Ideal In September: Bozcaada

With its windy coves, pristine waters and old stone houses, Bozcaada has been known as a place of tolerance throughout history. And its best days are in autumn as summer winds down.

Perhaps the best part of being in Bozcaada is that you feel you’re far from everything…
You hear the sounds, see the colors and smell the smells far more keenly. The beauty and unique texture of the sea are the magnet. But this island has some rules of its own. You may be stranded, for example, if a sudden storm blows up and the passenger ferries stop running. But despite these limitations, Bozcaada offers an unforgettable holiday experience. Now for some brief statistics on the island, which was recently named one of the most beautiful islands on earth by the world’s most prestigious travel magazines. Situated at the southwest end of the Dardanelles Straits, the island’s shape on the map was likened to that of a grand piano by writer Şemsettin Sami. Some 36 square kilometers in area, it is Turkey’s third largest island. And with just two neighborhoods, it is the only township in Turkey that has no village.

Bozcaada Castle, which dates back to ancient times, greets visitors at the tip of a tiny harbor. Serving as a museum today, the castle, with various modifications, was used for defense purposes in Ottoman times. The arrival of the Turks on the island dates to the first half of the 14th century. The first Turk to set foot here was Aydınoğlu Umur Bey, who came with eight ships in 1329. Subsequently taken in 1456 by Hamza Bey, the commander of Mehmed the Conqueror’s fleet, Bozcaada was the first island in the Aegean to fall into Turkish hands. It boasts two lovely mosques from that period: Alaybey Mosque, built of hewn stone and eye-dazzling with its decorative stencil work, and the Köprülü Mehmet Paşa Mosque, built in 1655. Under protection as a natural and historical site, Bozcaada lies at the heart of a region that shaped history. Home of Troy, the inspiration of Homer, father of western literature; of Assos, the site of Aristotle’s famous School of Philosophy; of Bababurnu, Anatolia’s westernmost point; and of the legendary Mount Ida (Kazdağı). Is there any island in the world to compare with it, really?

The call to prayer rising from the minarets shares the same sky with church bells on Bozcaada, where people of different cultures have lived as brothers for centuries. As the island’s writers say, it’s like a marriage between a Greek island and an Anatolian village. And its Turkish citizens of Greek ethnicity are one of the assets of the island’s population of 2,400. We learn that the Bozcaada Greeks, who had left the island for various reasons in the past, have started to come back. Welcoming us to his paternal home, İstirati Buğday has returned to the island with his wife Katerina and son Yorgo after an absence of 22 years. Buğday, who left the island when he was 12 years old, says he is happy to be back. Indeed, a number of artists have settled here, impressed by the island’s cinematographic landscape as well as its rising economic prosperity and climate of tolerance. Sculptress Belgin Şahin, whom we meet at the Bozcaada Art Gallery, explains that the island is slowly becoming an island of art.

Upwards of 100,000 trees have been planted on Bozcaada in the last ten years. The use of plastic bags has been illegal since 2011. In addition to the Bozcaada Local History Research Center and Museum, two new beaches have also been opened for tourism. And closing the island center to traffic is among the targets. What’s more, a plan to build a modern marina with a minimal capacity of 200 yachts on the island’s north shore is also under consideration. Building a customs stations and opening up the island to cruise ships is another key project. One of the top items on the Bozcaada agenda is the vineyards, which island residents fear may be destroyed by rapidly expanding tourism. The sweet white “çavuş” grapes grown on the island, a third of which is covered in vineyards, are known to be the best in the world. Writer and journalist Haluk Şahin, who has lived on Bozcaada for a quarter century, describes the island’s changing face and its vineyards in his latest book, Poyrazaltı (Under the North Wind). Bozcaada and all its beauty lie waiting for guests… at this very moment!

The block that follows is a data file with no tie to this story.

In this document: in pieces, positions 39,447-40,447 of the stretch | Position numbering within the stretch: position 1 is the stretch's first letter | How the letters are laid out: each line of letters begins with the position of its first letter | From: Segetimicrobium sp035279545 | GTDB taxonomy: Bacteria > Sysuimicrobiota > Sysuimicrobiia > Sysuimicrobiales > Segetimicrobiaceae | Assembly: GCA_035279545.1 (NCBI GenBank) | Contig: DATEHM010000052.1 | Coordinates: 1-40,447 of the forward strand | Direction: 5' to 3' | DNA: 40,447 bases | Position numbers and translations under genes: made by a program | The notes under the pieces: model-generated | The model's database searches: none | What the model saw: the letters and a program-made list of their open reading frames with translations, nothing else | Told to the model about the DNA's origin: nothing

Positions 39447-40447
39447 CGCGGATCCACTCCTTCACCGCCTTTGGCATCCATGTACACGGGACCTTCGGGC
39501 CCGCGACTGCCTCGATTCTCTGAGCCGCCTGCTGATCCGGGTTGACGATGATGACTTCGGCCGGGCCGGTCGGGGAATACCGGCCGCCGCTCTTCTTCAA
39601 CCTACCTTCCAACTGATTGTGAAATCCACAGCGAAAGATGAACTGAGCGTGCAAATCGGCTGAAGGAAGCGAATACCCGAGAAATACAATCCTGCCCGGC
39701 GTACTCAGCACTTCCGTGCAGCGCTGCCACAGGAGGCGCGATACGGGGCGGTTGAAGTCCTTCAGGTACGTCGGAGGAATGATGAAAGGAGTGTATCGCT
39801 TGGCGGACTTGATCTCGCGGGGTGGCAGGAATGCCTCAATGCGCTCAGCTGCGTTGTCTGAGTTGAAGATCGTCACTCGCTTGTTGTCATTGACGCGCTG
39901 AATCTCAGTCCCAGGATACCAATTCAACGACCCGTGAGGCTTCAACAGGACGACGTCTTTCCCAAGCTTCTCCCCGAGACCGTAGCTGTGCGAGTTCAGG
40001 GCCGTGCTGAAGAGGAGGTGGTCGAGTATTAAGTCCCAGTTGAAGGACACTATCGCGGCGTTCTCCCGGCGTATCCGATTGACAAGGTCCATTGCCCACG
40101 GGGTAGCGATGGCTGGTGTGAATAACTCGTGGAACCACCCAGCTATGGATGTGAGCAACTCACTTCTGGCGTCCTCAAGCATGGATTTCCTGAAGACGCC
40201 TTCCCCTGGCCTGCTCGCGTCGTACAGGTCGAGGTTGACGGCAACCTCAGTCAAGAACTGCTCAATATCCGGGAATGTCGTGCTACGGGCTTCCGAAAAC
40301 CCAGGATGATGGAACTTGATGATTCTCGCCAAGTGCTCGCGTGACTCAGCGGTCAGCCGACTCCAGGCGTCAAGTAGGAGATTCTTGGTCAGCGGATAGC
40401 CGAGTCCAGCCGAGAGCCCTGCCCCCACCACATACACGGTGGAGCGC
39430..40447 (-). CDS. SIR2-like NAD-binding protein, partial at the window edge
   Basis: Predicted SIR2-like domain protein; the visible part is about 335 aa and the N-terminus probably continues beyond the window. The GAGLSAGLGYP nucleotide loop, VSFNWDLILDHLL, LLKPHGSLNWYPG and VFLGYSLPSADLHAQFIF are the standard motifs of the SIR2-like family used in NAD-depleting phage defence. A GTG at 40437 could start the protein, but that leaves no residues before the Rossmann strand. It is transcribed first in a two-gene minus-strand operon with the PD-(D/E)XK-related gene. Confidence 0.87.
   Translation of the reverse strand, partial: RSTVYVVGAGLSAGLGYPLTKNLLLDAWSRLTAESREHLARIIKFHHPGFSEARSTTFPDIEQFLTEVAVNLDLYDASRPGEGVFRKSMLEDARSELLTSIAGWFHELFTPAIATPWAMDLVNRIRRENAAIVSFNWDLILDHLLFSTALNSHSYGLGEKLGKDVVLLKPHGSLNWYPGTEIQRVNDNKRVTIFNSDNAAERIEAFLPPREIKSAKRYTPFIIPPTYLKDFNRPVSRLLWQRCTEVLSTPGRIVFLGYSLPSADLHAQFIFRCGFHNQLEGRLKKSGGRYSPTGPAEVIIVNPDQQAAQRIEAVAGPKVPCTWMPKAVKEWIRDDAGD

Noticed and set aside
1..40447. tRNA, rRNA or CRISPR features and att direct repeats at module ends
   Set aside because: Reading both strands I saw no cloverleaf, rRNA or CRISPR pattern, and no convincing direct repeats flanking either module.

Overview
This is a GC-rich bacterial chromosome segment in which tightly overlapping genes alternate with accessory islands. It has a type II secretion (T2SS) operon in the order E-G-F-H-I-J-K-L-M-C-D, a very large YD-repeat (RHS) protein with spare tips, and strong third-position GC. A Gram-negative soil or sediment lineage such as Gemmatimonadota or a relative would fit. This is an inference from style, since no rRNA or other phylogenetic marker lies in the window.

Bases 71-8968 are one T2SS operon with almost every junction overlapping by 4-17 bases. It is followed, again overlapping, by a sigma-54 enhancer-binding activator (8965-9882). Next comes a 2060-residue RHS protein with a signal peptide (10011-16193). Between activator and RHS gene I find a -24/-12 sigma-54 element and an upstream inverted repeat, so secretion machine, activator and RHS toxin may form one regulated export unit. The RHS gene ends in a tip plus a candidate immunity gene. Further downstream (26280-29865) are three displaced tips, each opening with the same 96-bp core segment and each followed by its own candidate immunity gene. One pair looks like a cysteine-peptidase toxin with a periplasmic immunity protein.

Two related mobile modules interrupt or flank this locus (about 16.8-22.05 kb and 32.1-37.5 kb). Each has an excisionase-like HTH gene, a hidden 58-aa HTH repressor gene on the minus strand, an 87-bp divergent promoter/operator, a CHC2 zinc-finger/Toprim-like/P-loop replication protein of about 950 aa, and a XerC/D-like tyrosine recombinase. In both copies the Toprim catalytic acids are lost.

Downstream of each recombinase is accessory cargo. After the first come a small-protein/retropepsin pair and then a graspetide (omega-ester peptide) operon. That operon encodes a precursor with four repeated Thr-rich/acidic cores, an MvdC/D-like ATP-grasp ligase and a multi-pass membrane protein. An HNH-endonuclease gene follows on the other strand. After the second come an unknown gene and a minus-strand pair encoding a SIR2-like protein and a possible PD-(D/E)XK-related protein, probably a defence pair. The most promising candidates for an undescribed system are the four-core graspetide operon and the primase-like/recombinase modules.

The most practical way of getting to Bozcaada is to fly to either Istanbul or Balıkesir on Turkish Airlines. From there you can travel overland to the ferry stations at Çanakkale or Geyikli and catch a seabus to the island. For timetables:


Octopus With Oregano
The restaurants and cafes on the island number close to a hundred. One of Bozcaada’s young tourism professionals, Uğur Mutay says the island cuisine is especially rich in seafood and vegetable dishes cooked in olive oil. His recommendations include fried red mullet, grilled octopus with oregano, and the island herbs.

September Discounts
Hotels and bed&breakfasts on the island number over 150 with a bed capacity of 3,500. Experienced tourism professional Meral Ermiş says that September is the ideal time to visit the island for discounts of up to fifty percent on accommodations.

Grape Harvest Festival
Bozcaada is going to be hosting some exciting events in September. The Art, Culture and Grape Harvest Festival, September 6-7, the Local Tastes Festival on September 14, and the Bozcaada Liberation Festival on September 20.

Almond Cookies
Şermin and Tahir Günday are a married couple who have revived the languishing Greek ice cream and pastries traditions on the island. Not to be missed specialties include almond cookies, gum mastic ice cream, and tomato butter.

The Island Beaches
Popular beaches on the island are Ayazma, Sulubahçe, Habbele and Tuzburnu. Each one is accessible by minibus from İskele Meydan (Ferry Station Square). As well as surfing and diving, sailboat and yacht tours are also available.

Write: Melih Uslu  Photos: Erkan Tabakoğlu